The second phase took place in August 1897 after the completion
of the Anglo-Zulu War when the British tried to dislodge Sekhukhune with a force of 139 infantry and 338 mounted men - all
regular army. The bapedi ambushed them and, using the rugged mountainous terrain to their advantage, frustrated the British
advance so much that they were forced to retire to Fort Burgers.
The third and final phase took place after the Zulu War in November 1879 when 3 500 British regular troops and 3 000 Transvaal
levies combined forces with 8 000 Swazi warriors to dislodge
Sekhukhune from his stronghold. While the British and the Transvalers made a frontal attack, the Swazis swarmed over their
entrenched positions on the mountain at their rear. In a battle lasting over five hours the baPedi were defeated.
However, a number of them were able to escape and hide in the holes of a small, honeycombed hill, the Ntswaneng, from where
they had to be smoked out. When night fell, the few survivors escaped under cover of mist and darkness.
Sekhukhune was captured and sentenced to a long term of imprisonment, but when the British withdrew from the Transvaal after
the first Anglo-Boer War, he was released.
This was a most detailed presentation, carefully researched and well documented, and it was a pity that not more members were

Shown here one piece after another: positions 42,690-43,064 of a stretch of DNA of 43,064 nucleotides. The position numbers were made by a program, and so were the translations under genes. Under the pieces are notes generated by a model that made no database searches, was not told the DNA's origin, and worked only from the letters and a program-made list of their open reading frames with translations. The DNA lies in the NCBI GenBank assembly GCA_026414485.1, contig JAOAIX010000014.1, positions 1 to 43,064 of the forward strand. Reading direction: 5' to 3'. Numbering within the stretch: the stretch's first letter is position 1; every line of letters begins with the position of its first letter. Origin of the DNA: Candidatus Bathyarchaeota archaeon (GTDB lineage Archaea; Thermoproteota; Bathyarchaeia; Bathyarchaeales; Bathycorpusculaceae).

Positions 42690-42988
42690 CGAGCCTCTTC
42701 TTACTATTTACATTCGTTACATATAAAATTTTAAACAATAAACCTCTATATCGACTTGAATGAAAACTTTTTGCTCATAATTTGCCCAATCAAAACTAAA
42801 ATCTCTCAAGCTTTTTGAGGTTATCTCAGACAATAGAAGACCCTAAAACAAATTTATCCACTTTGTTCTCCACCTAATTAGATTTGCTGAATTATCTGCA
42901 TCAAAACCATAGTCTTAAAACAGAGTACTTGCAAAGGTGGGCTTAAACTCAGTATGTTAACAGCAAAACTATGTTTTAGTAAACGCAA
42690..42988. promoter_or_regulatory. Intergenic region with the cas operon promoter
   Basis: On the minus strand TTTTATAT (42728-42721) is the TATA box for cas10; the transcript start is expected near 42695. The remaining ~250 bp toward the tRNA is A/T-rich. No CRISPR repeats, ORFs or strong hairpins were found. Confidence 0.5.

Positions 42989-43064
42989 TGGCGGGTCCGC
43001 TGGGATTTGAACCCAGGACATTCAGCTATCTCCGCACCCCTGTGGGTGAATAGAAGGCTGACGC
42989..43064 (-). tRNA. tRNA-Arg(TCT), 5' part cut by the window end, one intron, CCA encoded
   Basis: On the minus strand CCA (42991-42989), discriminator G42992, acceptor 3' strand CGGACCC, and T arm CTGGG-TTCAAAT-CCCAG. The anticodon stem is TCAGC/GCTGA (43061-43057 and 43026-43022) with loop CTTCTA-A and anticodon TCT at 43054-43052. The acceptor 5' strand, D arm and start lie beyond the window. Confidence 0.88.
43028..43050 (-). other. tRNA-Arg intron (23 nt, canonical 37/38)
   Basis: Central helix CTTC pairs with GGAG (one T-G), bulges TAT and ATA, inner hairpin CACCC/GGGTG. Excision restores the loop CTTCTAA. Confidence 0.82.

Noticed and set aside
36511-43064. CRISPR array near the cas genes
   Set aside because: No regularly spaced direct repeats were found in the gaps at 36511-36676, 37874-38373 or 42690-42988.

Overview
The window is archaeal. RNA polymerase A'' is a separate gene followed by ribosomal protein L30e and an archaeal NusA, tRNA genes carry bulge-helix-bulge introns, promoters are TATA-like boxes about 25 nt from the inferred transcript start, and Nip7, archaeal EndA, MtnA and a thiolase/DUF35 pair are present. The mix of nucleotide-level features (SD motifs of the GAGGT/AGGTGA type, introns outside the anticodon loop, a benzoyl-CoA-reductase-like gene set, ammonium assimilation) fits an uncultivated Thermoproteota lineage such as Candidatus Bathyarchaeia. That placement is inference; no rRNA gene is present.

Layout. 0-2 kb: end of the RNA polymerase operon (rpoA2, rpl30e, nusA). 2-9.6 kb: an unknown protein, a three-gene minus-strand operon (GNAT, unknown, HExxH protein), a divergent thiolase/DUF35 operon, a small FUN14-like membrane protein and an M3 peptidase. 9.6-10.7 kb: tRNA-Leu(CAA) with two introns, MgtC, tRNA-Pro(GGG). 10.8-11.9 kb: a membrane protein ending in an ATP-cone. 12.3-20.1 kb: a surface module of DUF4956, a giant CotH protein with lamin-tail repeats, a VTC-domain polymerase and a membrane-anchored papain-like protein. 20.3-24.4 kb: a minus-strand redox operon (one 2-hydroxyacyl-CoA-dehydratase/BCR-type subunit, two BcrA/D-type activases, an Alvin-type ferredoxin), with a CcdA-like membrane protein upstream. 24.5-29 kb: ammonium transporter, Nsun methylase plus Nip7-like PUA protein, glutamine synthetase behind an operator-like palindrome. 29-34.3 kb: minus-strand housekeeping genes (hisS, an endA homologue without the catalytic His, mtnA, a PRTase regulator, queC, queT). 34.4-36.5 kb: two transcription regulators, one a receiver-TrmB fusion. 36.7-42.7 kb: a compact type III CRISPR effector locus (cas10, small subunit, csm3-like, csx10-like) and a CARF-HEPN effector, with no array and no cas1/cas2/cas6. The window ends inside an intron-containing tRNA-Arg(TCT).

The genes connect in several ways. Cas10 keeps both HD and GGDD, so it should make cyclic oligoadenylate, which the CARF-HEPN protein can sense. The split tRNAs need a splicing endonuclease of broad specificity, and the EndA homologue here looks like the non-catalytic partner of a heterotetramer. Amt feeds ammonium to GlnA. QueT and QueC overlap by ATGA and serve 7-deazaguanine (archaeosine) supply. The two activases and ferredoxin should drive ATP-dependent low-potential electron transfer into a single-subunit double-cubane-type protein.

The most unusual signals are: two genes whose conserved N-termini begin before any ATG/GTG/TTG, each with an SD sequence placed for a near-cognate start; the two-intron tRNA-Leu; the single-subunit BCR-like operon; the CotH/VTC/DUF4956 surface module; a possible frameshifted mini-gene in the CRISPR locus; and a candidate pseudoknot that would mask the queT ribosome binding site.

there to enjoy it.
- Thursday 13th May 1999
- Maj HELMOED ROEMER-HEITMAN will speak about a Contemporary Military Subject
- Thursday 10th June 1999
- LIFE AND TIMES OF GENERAL GEORGE ARMSTRONG CUSTER - Illustrated Talk by STAN LAMBRICK
- Thursday 8th July 1999
- D.I.Y. Evening. (So far FIVE speakers on a variety of subjects agreed to present short talks.)
- ADDITIONAL SPEAKERS ARE INVITED TO COME FORWARD.
- Thursday 12th August 1999
- ALL THE QUEEN'S MEN - Illustrated Talk by FRANK BULLEN from Johannesburg
about the Foot Guards of the Household Division
- Thursday 9th September 1999
- THE BOER WAR AT SEA. A talk by PETER HUMPHRIES:
- 1) The blockade of Lourenco Marques
- 2) The naval battles of the Boer War
- 3) The loss of HMS Sybil.
- Thursday 14th October 1999
- A TALE OF TWO SKIRMISHES ON 17.Sept.1901 - 1) MODDERFONTEIN 2) BLOOD RIVER
- Talk by JOHAN VAN DEN BERG
- Thursday 11th November 1999
- GERMAN AIRCRAFT OPERATIONS IN ThE GERMAN COLONIES 1911-1915. - Illustrated talk by JOHN MAANCKE
- December 1999 - IN RECESS
DRIVE FOR NEW MEMBERS: For the past few years your Committee has tried hard to recruit new members. However, there appears to be
an increasing resistance from radio stations and local newspapers to advertise any topic tarnished with the word: Military. It is
therefore up to all members to interest their friends in our Society; just spread the word or, even better, bring your friends
along to a meeting.
Committee member Tony Gordon offers owners of Deneys Reitz' softcover book "COMMANDO" a free photocopy of the map originally
included with the hardcover version, but left out of the softcover version.
Meetings of the Cape Town Branch are normally held on the second Thursday
of each month (barring December) at 20h00 (8.00 pm sharp), in the Recreation
Hall of the SA LEGION'S ROSEDALE COMPLEX, Lower Nursery Road, Rosebank,
(off Alma Road), opposite the Rosebank railway station, below the line.
Visitors are welcome. Donation R 3.00. Scholars and Students free. Tea
and biscuits will be served.
John Mahncke, (Vice-Chairman/Scribe), (021) 797 5167
Military History Society /